This literature review and associated research project was not funded by an external funding source. All funding was provided by special White-nose Syndrome (WNS) dedicated funds, a national strategic priority research topic, from the USDA Forest Service, Southern Research Station, for research involving animal pathology and associated early, noninvasive disease-diagnostics research. The author has received allocated research funds from the USDA Forest Service, available for technology transfer of new disease detection and diagnostic technologies, and to cover the costs of publishing in open access journals.


The author appreciates the assistance of Lisa B. Forse for collecting references, performing technical work tasks, and proofreading the manuscript.

Conflicts of Interest

The author declares no conflict of interest.


  1. Bos, L.D.; Sterk, P.J.; Schultz, M.J. Volatile metabolites of pathogens: A systematic review. PLoS Pathog. 2013, 9, e1003311. [Google Scholar] [CrossRef] [PubMed]
  2. Santini, G.; Mores, N.; Penas, A.; Capuano, R.; Mondino, C.; Trové, A.; Macagno, F.; Zini, G.; Cattani, P.; Martinelli, E.; et al. Electronic nose and exhaled breath NMR-based metabolomics applications in airways disease. Curr. Top. Med. Chem. 2016, 16, 1610–1630. [Google Scholar] [CrossRef] [PubMed]
  3. Spaněl, P.; Smith, D. Progress in SIFT-MS: Breath analysis and other applications. Mass Spectrom. Rev. 2011, 30, 236–267. [Google Scholar] [CrossRef] [PubMed]
  4. Wang, C.; Sahay, P. Breath analysis using laser spectroscopic techniques: Breath biomarkers, spectral fingerprints, and detection limits. Sensors 2009, 9, 8230–8262. [Google Scholar] [CrossRef] [PubMed]
  5. Wilson, A.D.; Baietto, M. Applications and advances in electronic-nose technologies. Sensors 2009, 9, 5099–5148. [Google Scholar] [CrossRef] [PubMed]
  6. Wilson, A.D. Recent progress in the design and clinical development of electronic-nose technologies. Nanobiosens. Dis. Diagn. 2016, 5, 15–27. [Google Scholar] [CrossRef]
  7. Wilson, A.D. Biomarker metabolite signatures pave the way for electronic-nose applications in early clinical disease diagnoses. Curr. Metabolomics 2017, 5, 90–101. [Google Scholar] [CrossRef]
  8. Wilson, A.D. Electronic-nose devices—Potential for noninvasive early disease-detection applications. Ann. Clin. Case Rep. 2017, 2, 1401. Available online: (accessed on 14 July 2017). [Google Scholar]
  9. Cellini, A.; Blasioli, S.; Biondi, E.; Bertaccini, A.; Braschi, I.; Spinelli, F. Potential applications and limitations of electronic nose devices for plant disease diagnosis. Sensors 2017, 17, 2596. [Google Scholar] [CrossRef] [PubMed]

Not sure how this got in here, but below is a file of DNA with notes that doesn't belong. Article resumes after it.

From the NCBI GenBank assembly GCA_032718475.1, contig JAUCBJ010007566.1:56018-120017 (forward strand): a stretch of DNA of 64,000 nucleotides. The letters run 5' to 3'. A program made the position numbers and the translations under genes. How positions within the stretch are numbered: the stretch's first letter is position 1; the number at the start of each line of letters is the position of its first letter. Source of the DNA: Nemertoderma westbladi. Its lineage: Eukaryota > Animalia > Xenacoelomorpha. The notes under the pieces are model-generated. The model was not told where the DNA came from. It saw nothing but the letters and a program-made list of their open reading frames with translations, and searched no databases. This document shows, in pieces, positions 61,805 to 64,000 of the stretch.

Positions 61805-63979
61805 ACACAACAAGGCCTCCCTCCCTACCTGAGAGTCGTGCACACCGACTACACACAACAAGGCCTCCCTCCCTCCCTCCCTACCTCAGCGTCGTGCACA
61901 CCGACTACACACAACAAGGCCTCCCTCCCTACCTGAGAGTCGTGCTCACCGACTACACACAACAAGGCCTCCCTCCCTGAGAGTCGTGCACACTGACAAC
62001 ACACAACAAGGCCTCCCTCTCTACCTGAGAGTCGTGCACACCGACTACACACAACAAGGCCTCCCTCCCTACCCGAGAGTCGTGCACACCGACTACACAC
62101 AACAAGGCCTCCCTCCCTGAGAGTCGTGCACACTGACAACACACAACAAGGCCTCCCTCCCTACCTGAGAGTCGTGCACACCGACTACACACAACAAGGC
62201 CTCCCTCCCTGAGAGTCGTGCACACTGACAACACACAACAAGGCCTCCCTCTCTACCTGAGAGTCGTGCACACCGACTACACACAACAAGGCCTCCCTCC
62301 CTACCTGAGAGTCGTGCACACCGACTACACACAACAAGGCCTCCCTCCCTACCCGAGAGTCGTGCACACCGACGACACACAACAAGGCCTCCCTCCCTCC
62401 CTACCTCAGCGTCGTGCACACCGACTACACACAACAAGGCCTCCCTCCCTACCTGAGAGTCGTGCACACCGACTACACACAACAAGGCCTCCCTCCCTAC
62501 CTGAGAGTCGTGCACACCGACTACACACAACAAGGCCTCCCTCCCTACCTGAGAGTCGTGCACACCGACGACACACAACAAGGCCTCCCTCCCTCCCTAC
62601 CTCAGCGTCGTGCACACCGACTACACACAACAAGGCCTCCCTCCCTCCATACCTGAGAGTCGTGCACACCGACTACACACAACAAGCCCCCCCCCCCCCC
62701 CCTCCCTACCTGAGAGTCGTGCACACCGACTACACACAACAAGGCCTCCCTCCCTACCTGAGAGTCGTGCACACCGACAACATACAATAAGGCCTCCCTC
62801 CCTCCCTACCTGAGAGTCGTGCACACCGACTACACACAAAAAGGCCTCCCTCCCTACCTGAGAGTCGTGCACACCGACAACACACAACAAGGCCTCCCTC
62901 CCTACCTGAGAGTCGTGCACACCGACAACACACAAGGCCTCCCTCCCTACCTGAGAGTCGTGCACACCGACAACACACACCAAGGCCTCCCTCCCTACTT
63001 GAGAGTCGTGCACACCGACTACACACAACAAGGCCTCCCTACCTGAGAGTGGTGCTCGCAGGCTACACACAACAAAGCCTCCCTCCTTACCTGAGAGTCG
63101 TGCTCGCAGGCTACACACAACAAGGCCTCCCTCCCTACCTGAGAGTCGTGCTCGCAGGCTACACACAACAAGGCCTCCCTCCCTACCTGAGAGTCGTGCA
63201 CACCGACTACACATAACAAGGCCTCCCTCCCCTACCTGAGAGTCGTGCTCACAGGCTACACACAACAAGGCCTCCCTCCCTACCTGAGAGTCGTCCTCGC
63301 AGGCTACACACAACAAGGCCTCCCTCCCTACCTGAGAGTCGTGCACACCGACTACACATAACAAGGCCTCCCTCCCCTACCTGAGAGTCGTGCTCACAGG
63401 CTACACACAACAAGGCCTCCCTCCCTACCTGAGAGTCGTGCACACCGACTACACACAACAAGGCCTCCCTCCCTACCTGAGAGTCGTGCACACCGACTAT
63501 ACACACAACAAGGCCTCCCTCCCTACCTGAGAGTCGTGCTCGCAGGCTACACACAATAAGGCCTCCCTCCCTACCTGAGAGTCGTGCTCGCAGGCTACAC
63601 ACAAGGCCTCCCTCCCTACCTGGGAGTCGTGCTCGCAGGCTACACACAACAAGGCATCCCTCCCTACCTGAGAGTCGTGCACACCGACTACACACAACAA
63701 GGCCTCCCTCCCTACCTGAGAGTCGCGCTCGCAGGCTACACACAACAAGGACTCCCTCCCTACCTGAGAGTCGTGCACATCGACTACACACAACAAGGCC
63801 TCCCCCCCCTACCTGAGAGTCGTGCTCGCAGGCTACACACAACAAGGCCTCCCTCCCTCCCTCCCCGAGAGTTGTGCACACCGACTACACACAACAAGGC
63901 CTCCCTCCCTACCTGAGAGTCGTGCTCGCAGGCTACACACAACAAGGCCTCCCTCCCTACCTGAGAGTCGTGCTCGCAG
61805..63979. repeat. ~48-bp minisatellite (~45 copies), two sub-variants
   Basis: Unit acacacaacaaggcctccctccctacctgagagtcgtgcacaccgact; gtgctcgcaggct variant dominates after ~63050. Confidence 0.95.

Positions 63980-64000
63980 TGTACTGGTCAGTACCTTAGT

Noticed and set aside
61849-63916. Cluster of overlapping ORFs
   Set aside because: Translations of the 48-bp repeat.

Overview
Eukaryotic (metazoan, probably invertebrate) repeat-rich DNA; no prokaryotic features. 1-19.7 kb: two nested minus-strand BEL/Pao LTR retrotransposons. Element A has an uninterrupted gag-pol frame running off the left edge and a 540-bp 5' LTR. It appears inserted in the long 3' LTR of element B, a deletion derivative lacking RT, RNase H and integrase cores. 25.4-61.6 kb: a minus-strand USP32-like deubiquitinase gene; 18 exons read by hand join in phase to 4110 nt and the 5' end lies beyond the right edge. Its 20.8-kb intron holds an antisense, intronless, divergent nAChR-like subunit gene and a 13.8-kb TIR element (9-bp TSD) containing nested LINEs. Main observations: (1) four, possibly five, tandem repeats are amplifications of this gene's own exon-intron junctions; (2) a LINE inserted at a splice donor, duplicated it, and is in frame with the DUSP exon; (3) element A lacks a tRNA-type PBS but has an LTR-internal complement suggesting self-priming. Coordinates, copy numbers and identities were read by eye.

10. Wilson, A.D.; Lester, D.G.; Oberle, C.S. Development of conductive polymer analysis for the rapid detection and identification of phytopathogenic microbes. Phytopathology 2004, 94, 419–431. [Google Scholar] [CrossRef] [PubMed]
  11. Casalinuovo, I.A.; Di Pierro, D.; Coletta, M.; Di Francesco, P. Application of electronic noses for disease diagnosis and food spoilage detection. Sensors 2006, 6, 1428–1439. [Google Scholar] [CrossRef]
  12. Wilson, A.D.; Baietto, M. Advances in electronic-nose technologies developed for biomedical applications. Sensors 2011, 11, 1105–1176. [Google Scholar] [CrossRef] [PubMed]
  13. Wilson, A.D. Diverse applications of electronic nose technologies in agriculture and forestry. Sensors 2013, 13, 2295–2348. [Google Scholar] [CrossRef] [PubMed]
  14. Ryan, M.A.; Shevade, A.V.; Taylor, C.J.; Homer, M.L.; Jewell, A.D.; Kisor, A.; Manatt, K.S.; Yen, S.P.S.; Blanco, M.; Goddard, W.A. Expanding the Capabilities of the JPL Electronic Nose for an International Space Station Technology Demonstration; SAE Technical Paper 2006-01-2179; Jet Propulsion Laboratory, National Aeronautics and Space Administration: Pasadena, CA, USA, 2006.
  15. Shevade, A.V.; Homer, M.L.; Zhou, H.; Jewell, A.D.; Kisor, A.K.; Manatt, K.S.; Torres, J.; Soler, J.; Yen, S.P.S.; Ryan, M.A.; et al. Development of the Third Generation JPL Electronic Nose for International Space Station Technology Demonstration; SAE Technical Paper 2007-01-3149; Jet Propulsion Laboratory, California Institute of Technology: Pasadena, CA, USA, 2007. [Google Scholar]
  16. Ryan, M.A.; Manatt, K.S.; Gluck, S.E.; Shevade, A.V.; Kisor, A.K.; Zhou, H.; Lara, L.M.; Homer, M.L. Operation of Third Generation JPL Electronic Nose on the International Space Station; SAE Technical Paper 2009-01-2522; Jet Propulsion Laboratory, California Institute of Technology: Pasadena, CA, USA, 2009. [Google Scholar]